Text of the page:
I am a huge fan, as you may already know, of the two brothers behind NimbleBit and all of their work, from the earlier titles like Scoops and DizzyPad to the much larger freemium hits they’ve had like Tiny Tower and Pocket Planes. The last time I talked to either of the Marsh brothers in person, I was told that the company was hoping to shrink in scope a little bit, and make more, smaller games, rather than huge freemium titles full of content. I was also told that they were going to return to Textropolis, an early title of theirs, and maybe expand it into something with a little more accessibility.
But it turns out neither of those plans were true. The company is currently working on a game called Nimble Quest, which is both not a word game, and seems pretty full of content to me. As previously described, it’s a sort of arcade RPG, where you guide a line of adventurers through a series of stages, earning currency you can use to level them up. When the guys at NimbleBit sent me a preview beta build this week, I eagerly jumped to play it, and I think I can describe the game (in its current working state, at least) in just one word. That word is “Snake.”
Yes, the classic video game has a long tradition of appearing on mobile platforms, and it is a very clear influence to the NimbleBit team here — the game even brings up a picture of an old black-and-white device playing the game to describe to a new player just how Nimble Quest works. In each game, you start out as one hero, and then you move that hero around a field, swiping in various directions to steer your little guy around.
And that’s it, basically. Attacking is all done automatically — if an enemy is in range and your adventurer is facing the right direction, you’ll attack. Killing enemies drops a number of different bonuses and powerups: You can collect coins (which are your main currency, used to upgrade both your individual heroes and all of the powerups), extra abilities (like a coin magnet, similar to Temple Run, or an extra shield or bit of attack power for your hero), or heroes, which then are added to your line (just as you’d grow a longer snake in the traditional Snake game).
Ian Marsh has been tweeting videos of the game in action, so you can see what it’s all like by checking those out.
The trickiest part of the game is that your enemies also have their own routes, speed, and ranges, so while soldiers will just slash the space in front of them, spiders will toss ranged webs to slow you down, and skeletons will throw bones at you no matter which direction you happen to be in. In fact, the current beta build is fairly tough: If you crash into the wall or another enemy, you die, and that has happened to me a lot. Having one of the characters following you die isn’t a big deal, but having your lead hero die ends the game, at which point you’re given a Temple Run-style epitaph (“Ulrich got stomped on by a spider”), and the chance to continue by spending another currency (strangely not Nimble Bux — they’re round and white, so I’ve been calling them “pearls”).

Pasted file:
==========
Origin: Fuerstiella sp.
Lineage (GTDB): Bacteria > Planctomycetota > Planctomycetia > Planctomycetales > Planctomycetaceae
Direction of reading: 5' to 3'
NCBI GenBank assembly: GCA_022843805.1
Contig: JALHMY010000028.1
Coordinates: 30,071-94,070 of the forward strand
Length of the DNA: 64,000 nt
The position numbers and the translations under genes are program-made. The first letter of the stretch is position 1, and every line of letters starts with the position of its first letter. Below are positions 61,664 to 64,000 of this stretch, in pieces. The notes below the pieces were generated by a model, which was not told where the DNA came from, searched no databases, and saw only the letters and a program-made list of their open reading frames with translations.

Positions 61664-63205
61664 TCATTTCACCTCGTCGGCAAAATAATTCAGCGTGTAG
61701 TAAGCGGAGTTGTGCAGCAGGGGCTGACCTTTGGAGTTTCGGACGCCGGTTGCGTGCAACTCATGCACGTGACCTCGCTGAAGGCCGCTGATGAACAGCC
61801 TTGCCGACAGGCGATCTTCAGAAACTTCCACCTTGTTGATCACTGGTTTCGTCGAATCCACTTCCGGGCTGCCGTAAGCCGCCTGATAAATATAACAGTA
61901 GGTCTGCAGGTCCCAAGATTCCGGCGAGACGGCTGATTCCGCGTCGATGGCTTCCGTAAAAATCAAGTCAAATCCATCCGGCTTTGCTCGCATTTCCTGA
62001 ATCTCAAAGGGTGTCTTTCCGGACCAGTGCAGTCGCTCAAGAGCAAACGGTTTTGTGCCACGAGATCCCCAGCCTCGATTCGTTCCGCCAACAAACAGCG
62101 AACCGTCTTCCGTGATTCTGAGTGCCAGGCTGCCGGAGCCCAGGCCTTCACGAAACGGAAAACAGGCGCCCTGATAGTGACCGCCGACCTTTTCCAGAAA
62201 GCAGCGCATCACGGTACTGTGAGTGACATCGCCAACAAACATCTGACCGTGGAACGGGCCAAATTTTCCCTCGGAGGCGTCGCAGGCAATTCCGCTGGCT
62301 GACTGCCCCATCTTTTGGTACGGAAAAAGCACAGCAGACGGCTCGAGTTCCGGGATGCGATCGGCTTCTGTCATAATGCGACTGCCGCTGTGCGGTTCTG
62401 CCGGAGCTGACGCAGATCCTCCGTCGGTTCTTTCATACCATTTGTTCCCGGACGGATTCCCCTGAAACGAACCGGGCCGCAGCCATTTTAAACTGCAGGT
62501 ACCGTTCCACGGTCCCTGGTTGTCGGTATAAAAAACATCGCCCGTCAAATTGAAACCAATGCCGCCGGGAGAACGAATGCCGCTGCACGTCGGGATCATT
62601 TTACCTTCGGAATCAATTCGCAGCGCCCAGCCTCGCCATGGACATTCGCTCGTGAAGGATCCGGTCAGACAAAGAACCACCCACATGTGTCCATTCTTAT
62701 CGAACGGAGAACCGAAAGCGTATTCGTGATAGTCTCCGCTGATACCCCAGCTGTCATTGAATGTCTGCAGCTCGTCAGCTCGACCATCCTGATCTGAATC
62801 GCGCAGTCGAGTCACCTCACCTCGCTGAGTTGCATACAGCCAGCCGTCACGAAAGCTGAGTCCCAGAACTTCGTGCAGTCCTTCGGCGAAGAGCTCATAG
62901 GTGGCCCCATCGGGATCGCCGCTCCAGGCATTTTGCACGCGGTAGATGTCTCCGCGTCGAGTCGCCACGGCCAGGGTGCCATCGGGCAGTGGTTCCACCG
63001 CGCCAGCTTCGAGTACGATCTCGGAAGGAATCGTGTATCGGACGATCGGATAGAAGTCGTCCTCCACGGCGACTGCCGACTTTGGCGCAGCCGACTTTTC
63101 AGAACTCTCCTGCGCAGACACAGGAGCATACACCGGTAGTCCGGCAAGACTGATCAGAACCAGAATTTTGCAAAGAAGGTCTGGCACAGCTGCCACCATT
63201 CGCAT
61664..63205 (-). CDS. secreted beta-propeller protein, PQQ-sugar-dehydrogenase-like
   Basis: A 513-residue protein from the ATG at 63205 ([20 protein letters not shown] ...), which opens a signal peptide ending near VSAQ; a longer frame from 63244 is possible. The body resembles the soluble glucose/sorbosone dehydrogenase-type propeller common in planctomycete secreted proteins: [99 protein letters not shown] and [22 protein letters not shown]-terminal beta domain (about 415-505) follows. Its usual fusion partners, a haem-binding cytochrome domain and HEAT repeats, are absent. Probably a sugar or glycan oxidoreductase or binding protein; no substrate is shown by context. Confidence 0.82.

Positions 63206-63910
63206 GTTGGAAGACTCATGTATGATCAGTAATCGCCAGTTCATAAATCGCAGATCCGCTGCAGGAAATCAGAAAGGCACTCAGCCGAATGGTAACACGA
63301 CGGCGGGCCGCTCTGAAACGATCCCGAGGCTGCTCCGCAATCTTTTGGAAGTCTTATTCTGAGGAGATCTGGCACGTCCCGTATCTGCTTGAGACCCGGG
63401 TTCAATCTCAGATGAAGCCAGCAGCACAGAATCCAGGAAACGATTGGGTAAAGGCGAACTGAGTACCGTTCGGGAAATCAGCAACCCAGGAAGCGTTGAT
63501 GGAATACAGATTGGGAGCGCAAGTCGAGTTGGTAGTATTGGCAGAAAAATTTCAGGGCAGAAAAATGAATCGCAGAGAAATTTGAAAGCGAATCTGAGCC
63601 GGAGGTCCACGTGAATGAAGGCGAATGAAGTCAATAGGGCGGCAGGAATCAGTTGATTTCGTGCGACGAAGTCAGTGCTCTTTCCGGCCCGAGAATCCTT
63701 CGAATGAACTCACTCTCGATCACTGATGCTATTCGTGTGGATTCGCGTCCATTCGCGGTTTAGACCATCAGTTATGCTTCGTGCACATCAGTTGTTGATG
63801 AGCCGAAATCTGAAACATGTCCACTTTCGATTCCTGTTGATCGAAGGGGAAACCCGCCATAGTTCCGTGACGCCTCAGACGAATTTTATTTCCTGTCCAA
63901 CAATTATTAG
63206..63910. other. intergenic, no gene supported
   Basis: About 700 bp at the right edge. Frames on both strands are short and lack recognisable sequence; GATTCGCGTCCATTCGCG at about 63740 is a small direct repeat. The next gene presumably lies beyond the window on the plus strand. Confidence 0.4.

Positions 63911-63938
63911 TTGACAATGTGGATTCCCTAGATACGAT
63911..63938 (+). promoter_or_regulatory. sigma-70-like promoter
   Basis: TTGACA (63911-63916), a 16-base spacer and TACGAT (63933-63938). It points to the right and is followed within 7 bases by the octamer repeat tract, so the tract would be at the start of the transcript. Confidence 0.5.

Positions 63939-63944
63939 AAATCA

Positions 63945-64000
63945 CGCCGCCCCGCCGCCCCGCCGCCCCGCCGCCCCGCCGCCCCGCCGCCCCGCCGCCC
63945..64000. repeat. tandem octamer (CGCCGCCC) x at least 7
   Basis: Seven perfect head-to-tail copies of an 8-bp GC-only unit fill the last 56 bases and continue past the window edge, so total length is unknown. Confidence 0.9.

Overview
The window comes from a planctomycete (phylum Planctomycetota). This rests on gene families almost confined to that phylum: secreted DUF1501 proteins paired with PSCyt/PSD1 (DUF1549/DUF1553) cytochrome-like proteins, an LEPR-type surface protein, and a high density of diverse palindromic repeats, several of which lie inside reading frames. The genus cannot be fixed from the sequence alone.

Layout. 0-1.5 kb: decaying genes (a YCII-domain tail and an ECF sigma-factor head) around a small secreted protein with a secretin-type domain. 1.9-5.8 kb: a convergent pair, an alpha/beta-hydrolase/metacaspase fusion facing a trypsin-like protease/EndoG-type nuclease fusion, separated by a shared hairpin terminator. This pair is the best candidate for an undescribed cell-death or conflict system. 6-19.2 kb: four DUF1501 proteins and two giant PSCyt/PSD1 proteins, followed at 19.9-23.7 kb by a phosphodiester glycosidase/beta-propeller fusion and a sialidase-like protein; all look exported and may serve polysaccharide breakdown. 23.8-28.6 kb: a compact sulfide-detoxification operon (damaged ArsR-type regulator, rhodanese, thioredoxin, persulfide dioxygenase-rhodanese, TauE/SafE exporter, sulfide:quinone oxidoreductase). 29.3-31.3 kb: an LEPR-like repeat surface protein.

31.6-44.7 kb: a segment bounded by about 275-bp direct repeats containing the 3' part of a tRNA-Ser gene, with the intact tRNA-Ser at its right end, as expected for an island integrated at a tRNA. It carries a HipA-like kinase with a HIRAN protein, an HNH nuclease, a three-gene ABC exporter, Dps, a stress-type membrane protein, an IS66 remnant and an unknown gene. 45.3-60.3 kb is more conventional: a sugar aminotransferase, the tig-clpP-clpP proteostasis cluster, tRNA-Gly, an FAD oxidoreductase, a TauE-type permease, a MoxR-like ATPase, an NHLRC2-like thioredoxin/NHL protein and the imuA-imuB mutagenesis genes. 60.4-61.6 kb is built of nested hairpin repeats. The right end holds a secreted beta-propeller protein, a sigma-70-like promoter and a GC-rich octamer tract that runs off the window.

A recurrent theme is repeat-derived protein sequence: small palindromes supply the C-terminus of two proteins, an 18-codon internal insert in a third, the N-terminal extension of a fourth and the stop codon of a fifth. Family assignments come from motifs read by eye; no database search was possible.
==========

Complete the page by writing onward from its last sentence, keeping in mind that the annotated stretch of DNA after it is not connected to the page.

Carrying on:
Outside of the core game, you can use the gems you’ve earned to upgrade each of the heroes, which are unlocked over time, and so far tend towards the main fantasy tropes: There’s a tough soldier, a ranged archer, a mage, and so on. The characters get more esoteric as you unlock them, so later on there’s a ninja to play with, some sort of demon guy, and a few fun references to other games and properties. Characters can be unlocked either by finding them in the game, or by outright buying them with IAP, though that feature isn’t hooked up just yet. In addition to upgrading the heroes you do have unlocked, you can also use gems to buy one-time buffs, if you so choose.
Not that I’d need to buy any extra gems — like all of NimbleBit’s other games, Nimble Quest seems nice and generous with its currency, and there’s a lot of fun to be had just questing through the game’s levels, earning as many gems as you can and setting high scores as you figure it all out. At some point, an Arena mode also unlocks, which I presume is an endless mode to quest away in — but I haven’t opened it up yet myself.
The game does seem a little less complicated than Pocket Planes, which is not a bad thing at all — this is a more grindy, progression-based arcade game than a freemium management title, which will likely appeal to a nice, wide swath of the App Store. But even though the gameplay is slightly simpler, there’s no shortage of content here to unlock and find, so NimbleBit’s claims of trying to make smaller, more compact games were probably overtaken by the Marsh brothers’ interest in creating a lot of fun RPG-style rewards for Nimble Quest.
Considering that the game is currently in beta, a release has to be somewhat close, but NimbleBit has stayed mum on exactly when Nimble Quest might be done. Given the state of what I’ve played already, and a few comments the team has made on Twitter, I’d say we’ll look out for it on the App Store within another month or so. I’m scheduled to speak with NimbleBit for sure next month at GDC, so if we don’t see Nimble Quest available by then, I’ll be sure to ask them why.
Hands on with NimbleBit’s next title, Nimble Quest originally appeared on TUAW – The Unofficial Apple Weblog on Tue, 19 Feb 2013 19:00:00 EST. Please see our terms for use of feeds.